From left: Kaitlin Peters, Lyn Kay Peters and Heather Lewis. Photo: Jess Bauldry
Indigenous fashion designer Lyn Kay has spent most of her adult life having to relearn her culture.
A First Nation of Cree, Ojibway and Scottish descent, now 69, she wants to share that cultural knowledge with future generations. This, she says, is the only way to heal the damage done to her people’s way of life, damage which has led to the murder and disappearance of an estimated 4,000 indigenous women in Canada.
“For me, it dawned on me in 1985 that I lived like a non-native person. I didn’t know my language, culture or any practices,” she says, recalling she cried when the realisation hit. Her parents had not taught her their cultures, she presumes so that she and her siblings would fit in at the local public school.
“Left for dead”
Kay’s parents wanted to protect her because as a First Nations woman she was particularly vulnerable, something they learned the hard way. When Kay was just eight, her mother was assaulted by a miner living the area and “left for dead” in the bush, an attack she survived but for which no-one was ever charged because of prejudice. “There’s lots of stories we can tell about that,” Kay sighs, falling silent.
Her father knew some of his people’s cultural practices when he was young, but he was sent to a residential school, part of the system of ethnic cleansing in which some 150,000 First Nation children were forcibly removed from their parents from 1831 and 1996.
“They weren’t allowed to speak their language, their hair was cut so, even when they did go home in the summertime, they couldn’t even communicate with their parents anymore because they didn’t know their language. That’s one way they broke down the family system,” Kay says.
She believes that most of the problems First Nations people face today stem from the residential school system, in which abuse was rife, they were taught to feel ashamed of their culture and which destroyed the matriarchal social structures they had grown up with.
“They didn’t know how to parent because they left the care system at the age of 18,” Heather Lewis, a jingle dancer and model who accompanied Kay to Luxembourg, says, adding that many fall into a cycle of substance abuse, placing First Nations people at high risk yet low priority for public authorities.
A recent public inquiry into the deaths and disappearances of indigenous women was one of Justin Trudeau’s first acts after becoming prime minister in 2015. The four-year investigation into Missing and Murdered Indigenous Women and Girls heard from 2,380 family members and survivors.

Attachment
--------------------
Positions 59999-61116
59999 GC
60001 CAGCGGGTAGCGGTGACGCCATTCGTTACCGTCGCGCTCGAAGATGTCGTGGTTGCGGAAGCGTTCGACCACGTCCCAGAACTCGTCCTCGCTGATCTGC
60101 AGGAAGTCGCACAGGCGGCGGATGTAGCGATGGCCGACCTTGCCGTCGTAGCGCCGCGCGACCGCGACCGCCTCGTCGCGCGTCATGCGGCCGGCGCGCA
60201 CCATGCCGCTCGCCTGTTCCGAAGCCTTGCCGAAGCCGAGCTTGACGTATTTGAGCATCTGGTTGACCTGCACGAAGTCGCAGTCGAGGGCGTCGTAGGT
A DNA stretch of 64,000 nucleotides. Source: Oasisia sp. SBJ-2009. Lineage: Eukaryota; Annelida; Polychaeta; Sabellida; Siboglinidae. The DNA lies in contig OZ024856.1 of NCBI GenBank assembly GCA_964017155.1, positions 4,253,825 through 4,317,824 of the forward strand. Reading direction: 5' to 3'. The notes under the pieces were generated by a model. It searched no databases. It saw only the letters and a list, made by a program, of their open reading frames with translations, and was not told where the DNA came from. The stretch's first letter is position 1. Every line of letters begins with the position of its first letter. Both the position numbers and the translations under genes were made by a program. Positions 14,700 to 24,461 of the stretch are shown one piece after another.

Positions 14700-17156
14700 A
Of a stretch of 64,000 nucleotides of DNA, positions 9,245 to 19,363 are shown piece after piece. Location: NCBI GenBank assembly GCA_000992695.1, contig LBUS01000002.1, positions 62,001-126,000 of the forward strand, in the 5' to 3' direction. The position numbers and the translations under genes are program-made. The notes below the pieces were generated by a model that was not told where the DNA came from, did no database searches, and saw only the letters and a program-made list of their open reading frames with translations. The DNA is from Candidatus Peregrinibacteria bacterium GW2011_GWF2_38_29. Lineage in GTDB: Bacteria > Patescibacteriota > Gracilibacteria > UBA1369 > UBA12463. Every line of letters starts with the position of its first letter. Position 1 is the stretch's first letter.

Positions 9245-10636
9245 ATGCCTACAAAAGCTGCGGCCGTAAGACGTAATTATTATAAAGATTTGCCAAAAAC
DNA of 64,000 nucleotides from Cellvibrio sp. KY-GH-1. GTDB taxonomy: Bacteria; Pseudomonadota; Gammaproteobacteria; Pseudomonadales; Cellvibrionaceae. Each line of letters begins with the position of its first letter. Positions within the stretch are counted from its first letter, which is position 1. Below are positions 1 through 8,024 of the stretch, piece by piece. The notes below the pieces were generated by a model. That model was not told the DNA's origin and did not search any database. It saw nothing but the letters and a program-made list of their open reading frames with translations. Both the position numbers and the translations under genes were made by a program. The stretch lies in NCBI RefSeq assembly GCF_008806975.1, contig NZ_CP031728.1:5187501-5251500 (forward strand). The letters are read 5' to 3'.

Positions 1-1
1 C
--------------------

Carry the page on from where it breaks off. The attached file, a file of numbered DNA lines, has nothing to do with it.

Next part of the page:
Kay’s own awareness-raising work precedes the report by some 20 years. Kay’s grandmother taught her to sew by hand and then using a treadle machine. She made her own clothes as a teenager and then switched to making regalia and clothing with First Nations symbols in the 1990s.
From left: Heather Lewis, Lyn Kay Peters and Kaitlin Peters. Photo: Jess Bauldry
Today, the stories of the missing and murdered indigenous women are deeply woven into her designs, appearing in, among other things, a tipi dress with figures of missing women, which her grand-daughter, Kaitlin, will model in a fashion show in Luxembourg on Wednesday.
“It’s what makes me proud, sharing our culture,” she says. Kay made a white buckskin, which was worn by Ashley Burnham, an Enoch Cree Nation, who became the first First Nations woman to win the title of Mrs Universe in 2015.
Clearly, things are changing. Kay beams with pride as she describes the revival of First Nations culture. And they are seizing the tools to become architects of change, finishing school, and working for public authorities. One of her nieces even graduated with a Masters in native linguistics. “I think we are making headways, even as much as the atrocities we went through as First Nations people, I think we’re resilient people. We’ve come a long way and we’re going to continue going a long way,” she says.
Kay too has worked at herself. After separating from her husband, she has continuously studied her culture and has done a lot of work on aboriginal health for the Bird Island, a BC-based reserve which has its own healthcare, schools and recovery homes. Kay serves as a council member for her band, a role which she expects to step down from next year but not so that she can retire. “I want to teach everything I’ve learned over the course of my life. I’ve a lot of knowledge and I want to pass it on,” she smiles.
The three will also speak at Citim, 55 avenue de la Liberté, L-1931, Luxembourg-Gare, at 12:15 on Friday, 28 June. More information here.
Why wear red to these events?
The red dress has come to symbolise awareness of missing and murdered indigenous women as well as men. It is considered a way to “red-dress” the situation. People participating in these events in Luxembourg can therefore wear red or a red dress in to show their solidarity.